Last Thursday I had the privilege of attending a reception/talk/Q&A for Pulitzer prize winning playwright, Lynn Nottage which included the announcement of the winners of this years Reed Family prize. I walked into one of the strangely lit common rooms of McGinley second to find fifteen or so people, a pretty solid selection of cheeses, and about ten bottles of seltzer water (I have come to believe people think there is something sophisticated about seltzer water). I recognized Ms. Nottage right away, both for her hair, her style, and the small group of nervous students and professors gathered around her humble greatness. I haven't read anything of Ms. Nottage's, so I didn't want to introduce myself solely because she is my kind of "celebrity." So I settled in with some cheese, and talked with some of our classmates, and a friend I knew better freshman year.
The reception was slightly unsettling (for my stomach and my social nerves), and I was deeply confused by the 800 chair speech setup next door, particularly when someone announced we would be walking over to Keating in a few minutes. Fast forward slightly, and I found my boyfriend (his Food and Globalization professor was giving out extra credit points for attendance), and took my seat in Keating third. After a few lovely introductions from members of the English department, three young women got up to do a dramatic reading for "Ruined." It was brilliant. The nailed every line, every accent, and I was stunned that they could possible stop at just one scene. I am truly sorry to have missed the Lincoln Center performance. Ms. Nottage took the podium at the end of the resounding applause for the actor, and the start of her own personal ovation. She proceeded immediately to tell her story with such humility, grace, presence, familiarity, and poise that I was captivated. This reception wasn't tailored to students like me who were completely unfamiliar with Ms. Nottage's work, however, minutes into the story of how she came to write 'Ruined' I was an unsuspecting fan club inductee.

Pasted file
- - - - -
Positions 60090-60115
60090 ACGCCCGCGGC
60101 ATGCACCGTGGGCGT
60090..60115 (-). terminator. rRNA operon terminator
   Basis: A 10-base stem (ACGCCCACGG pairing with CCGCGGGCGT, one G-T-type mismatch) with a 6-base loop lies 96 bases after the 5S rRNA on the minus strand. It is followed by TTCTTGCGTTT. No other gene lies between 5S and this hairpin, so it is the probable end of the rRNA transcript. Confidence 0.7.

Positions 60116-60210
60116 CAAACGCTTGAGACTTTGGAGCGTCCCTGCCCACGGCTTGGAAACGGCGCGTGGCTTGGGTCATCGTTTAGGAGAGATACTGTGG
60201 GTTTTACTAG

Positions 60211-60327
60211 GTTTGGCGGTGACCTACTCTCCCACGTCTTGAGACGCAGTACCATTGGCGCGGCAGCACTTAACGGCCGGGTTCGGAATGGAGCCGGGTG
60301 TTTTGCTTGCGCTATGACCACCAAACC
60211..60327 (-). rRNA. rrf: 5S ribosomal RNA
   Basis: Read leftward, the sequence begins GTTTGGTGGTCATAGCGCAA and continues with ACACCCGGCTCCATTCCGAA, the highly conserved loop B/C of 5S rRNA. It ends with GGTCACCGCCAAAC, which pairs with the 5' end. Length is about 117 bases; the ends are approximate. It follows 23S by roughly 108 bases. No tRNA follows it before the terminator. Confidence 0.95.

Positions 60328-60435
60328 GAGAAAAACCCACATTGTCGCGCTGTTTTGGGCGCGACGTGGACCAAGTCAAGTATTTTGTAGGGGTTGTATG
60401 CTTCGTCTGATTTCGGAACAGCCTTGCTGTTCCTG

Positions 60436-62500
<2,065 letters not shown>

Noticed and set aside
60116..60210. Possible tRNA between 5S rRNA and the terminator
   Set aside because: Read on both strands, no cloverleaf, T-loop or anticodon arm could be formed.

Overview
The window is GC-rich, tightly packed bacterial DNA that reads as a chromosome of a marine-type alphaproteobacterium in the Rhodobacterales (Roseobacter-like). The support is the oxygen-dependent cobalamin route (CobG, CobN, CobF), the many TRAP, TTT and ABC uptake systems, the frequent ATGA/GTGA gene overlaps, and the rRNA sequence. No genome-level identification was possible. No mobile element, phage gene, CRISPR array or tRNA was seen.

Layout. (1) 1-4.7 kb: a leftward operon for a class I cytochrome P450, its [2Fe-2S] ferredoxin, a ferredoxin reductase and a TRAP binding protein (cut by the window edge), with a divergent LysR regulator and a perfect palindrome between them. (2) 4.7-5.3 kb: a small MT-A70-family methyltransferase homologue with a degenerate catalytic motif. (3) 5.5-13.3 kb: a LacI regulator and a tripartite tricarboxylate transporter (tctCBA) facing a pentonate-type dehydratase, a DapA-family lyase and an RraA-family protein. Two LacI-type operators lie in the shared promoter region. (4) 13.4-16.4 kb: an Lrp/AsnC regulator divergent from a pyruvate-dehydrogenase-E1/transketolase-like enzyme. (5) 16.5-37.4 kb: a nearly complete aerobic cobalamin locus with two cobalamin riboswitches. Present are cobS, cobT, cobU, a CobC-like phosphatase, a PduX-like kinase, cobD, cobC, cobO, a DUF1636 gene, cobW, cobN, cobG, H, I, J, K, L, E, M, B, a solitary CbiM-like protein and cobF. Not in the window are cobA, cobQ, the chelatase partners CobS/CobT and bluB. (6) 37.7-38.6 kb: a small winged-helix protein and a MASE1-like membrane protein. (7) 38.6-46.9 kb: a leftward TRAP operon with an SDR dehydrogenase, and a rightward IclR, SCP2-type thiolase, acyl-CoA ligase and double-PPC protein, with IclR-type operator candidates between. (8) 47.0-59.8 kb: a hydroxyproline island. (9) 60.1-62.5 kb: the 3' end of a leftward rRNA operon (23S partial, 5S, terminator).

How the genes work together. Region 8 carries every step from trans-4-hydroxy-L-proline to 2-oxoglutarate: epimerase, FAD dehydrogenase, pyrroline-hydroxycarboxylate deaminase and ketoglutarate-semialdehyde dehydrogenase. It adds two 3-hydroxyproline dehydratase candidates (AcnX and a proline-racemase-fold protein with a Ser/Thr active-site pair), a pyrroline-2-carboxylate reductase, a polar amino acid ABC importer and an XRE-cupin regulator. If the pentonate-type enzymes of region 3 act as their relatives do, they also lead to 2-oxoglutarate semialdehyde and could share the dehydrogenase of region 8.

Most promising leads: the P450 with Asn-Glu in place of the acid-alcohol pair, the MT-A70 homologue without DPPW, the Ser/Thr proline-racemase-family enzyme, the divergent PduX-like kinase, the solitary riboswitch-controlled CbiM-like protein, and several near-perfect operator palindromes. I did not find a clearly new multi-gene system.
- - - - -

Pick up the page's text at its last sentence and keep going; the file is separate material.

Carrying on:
She spoke of wanting this play to create a "three dimensional" piece of art with the possibility of inspiring a visceral response which might provoke some of its viewers to take action. And they did, after one of the first shows in Chicago, Ms. Nottage was approached by a woman who had collected (with her coworkers) $20,000.00 to be put to the best possible use for women in the Congo. Ms. Nottage loosely closed Brecht's famous lines about how artists must keep their eyes open when everyone else's are shut, and it was deeply evident Ms. Nottage had taken that idea to heart. I was somewhat familiar with the systematic use of rape as a weapon in wartime, but knowing and seeing (or at least seeing a representation) are two entirely different scenes. I am extremely grateful to Ms. Nottage for giving a face to these women who suffer terribly atrocities in a war they did not start. There is so much more to say about how Ms. Nottage moved me, but I'll finish by saying if this short reception, and quick question and answer period could evoke such a response in me, I believe it is mine, and everyone else's responsibility to see "Ruined" and face the response I know will shake its audience to the core.